Brands have found a new playground in the virtual realm, leveraging AI not only to enhance in-game experiences but also to craft immersive marketing experiences within games. Within the strategic framework provided by gaming giants, the collaborative nature of AI-driven gaming is fostering a sense of community and engagement, amplifying the overall impact on both the gaming industry and its stakeholders.

As we stand at the cusp of this gaming revolution, propelled by the extraordinary capabilities of AI and the strategic insights of gaming giants, one thing is certain – the future of gaming is not just an evolution; it’s a revolution that transcends boundaries. The adventure has just begun, and the possibilities are as limitless as the virtual worlds AI is helping to create.

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Key Considerations for a Robust Cloud Economic Model

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Cloud Economic Model

By Rick Vanover, Senior Director Product Strategy, Veeam

Amidst the sea of economic uncertainty, one thing is emerging as a non-negotiable for tech companies: a well-defined cloud economic model. With the escalating requirement to optimise costs, controlling cloud expenditure has taken a prime position on the priority lists of CIOs. Even though the first quarter of 2023 alone saw an overwhelming expenditure of more than $63bn on cloud services, recent history would dictate that as much as 30% of this spend is unnecessary. This startling fact puts a spotlight on the need for organisations to have a cloud technology plan that matches their financial expectations. Let’s delve into the three key areas tech companies should focus on.

1 – Understand the “why”

One of the first pieces of advice I give to businesses looking to move to the cloud is arguably even more relevant when assessing or defining a cloud economic model – make sure you understand why you are doing this in the first place. That means thinking beyond just a business outcome or “cloud is a cool technology that everyone is using”. Instead, you need to equate three factors here:

The business factor – From a business perspective, you need to be clear on the objectives you intend (or originally intended) to achieve through migration. Is it for attaining greater scalability or fostering agile development? Are you seeking cost reduction or chasing performance enhancement? Having this clarity will not only guide you in developing a successful cloud strategy but also shape your economic model.

The technical factor – On the technical side, there’ll be a whole host of factors that may not always equate with the business reasons for moving to the cloud. Things like functionality, resiliency, availability & security requirements – even if some of these are part of your original plan, expectation vs reality can be a real factor here.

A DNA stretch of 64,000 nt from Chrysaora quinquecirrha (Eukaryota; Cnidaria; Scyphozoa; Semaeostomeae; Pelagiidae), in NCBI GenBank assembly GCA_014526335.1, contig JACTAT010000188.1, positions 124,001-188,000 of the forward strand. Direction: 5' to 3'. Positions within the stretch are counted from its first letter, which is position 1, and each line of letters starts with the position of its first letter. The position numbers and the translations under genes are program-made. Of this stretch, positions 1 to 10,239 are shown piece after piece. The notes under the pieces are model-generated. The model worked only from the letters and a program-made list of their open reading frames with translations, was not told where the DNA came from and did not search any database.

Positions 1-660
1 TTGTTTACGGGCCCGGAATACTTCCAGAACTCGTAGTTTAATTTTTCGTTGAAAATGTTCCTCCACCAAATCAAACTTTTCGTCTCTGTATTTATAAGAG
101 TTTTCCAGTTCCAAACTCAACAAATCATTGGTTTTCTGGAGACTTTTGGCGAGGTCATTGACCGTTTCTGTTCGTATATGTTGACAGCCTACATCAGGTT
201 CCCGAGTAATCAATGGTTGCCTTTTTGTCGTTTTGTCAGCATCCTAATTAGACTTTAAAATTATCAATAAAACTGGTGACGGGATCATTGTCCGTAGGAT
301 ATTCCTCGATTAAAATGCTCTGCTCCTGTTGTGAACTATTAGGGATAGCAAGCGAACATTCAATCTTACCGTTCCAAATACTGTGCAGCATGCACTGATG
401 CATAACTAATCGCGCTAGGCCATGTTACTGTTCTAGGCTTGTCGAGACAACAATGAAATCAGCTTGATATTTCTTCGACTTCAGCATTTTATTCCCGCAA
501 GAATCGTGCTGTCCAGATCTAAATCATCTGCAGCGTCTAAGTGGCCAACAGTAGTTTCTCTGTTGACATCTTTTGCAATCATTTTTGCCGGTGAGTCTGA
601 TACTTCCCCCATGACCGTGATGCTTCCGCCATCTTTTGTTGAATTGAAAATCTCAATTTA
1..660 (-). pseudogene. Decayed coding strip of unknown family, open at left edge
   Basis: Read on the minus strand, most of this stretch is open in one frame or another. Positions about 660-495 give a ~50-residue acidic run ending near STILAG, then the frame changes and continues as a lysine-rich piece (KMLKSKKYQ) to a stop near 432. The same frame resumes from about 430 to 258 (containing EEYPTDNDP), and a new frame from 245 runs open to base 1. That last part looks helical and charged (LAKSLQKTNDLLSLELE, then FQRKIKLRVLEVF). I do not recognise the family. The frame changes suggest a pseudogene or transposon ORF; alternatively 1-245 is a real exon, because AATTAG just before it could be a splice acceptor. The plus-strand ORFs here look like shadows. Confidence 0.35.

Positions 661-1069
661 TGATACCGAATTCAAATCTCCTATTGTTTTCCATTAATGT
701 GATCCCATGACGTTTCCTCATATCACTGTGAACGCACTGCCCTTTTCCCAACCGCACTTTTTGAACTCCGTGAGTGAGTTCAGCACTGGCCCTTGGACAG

The economic factor – So finally, we come to the all-important question, how much is this going to cost? If the business reasons and technical requirements aren’t aligned, which is often the case due to the disjointed nature of teams defining them, the economics will fall short of expectations, resulting in the dreaded ‘Billshock’. Therefore, it is vital to devise a tech plan and model that matches expectations.

2 – Consider the data lifecycle

A common pitfall that businesses stumble upon while defining their cloud economic model is ignoring the data lifecycle. You need to think about where data is going to sit, and what it’s going to cost – but this doesn’t (and more importantly, shouldn’t) stay the same over a seven-year data lifecycle.

Your economic model should walk hand-in-hand with the data lifecycle, taking into account its evolution over time. The cost of storing data should diminish as it ages. Fresh data demands more resources, residing on high-performance, transactional types of storage. On the flip side, data approaching the end of its mandatory retention period doesn’t necessitate cutting-edge storage. Cloud providers may allow you to use snapshots indefinitely, but this could prove as costly as production.

The data lifecycle progression can be broadly classified into three phases – performance tier, object storage, and archive storage. As you plan this lifecycle, remember to consider other crucial factors like ransomware resilience and regulatory compliance. If your data resides on higher category storage than necessary, you’re flushing money down the drain.

3 – Discard the security vs economy dichotomy

Security and resilience are often perceived as standing in opposition to economic considerations. This especially holds when businesses are looking to upscale with the cloud, but this doesn’t have to be the case. Remember that the two main driving forces behind the shift to the cloud are enhanced resilience against ransomware and reduced costs – it’s possible to do both. Immutability originated in the cloud, and cloud-powered disaster recovery is now a staple for most businesses, with the Veeam Data Protection Trends Report 2023 revealing that 84% of businesses employ the cloud for their disaster recovery function.

As businesses navigate the choppy economic landscape, creating a cloud economic model rooted in the ‘why’ and balancing business, technical and financial considerations is crucial. A well-defined cloud economic model is not just a “nice idea” anymore – it’s a necessity for survival and growth.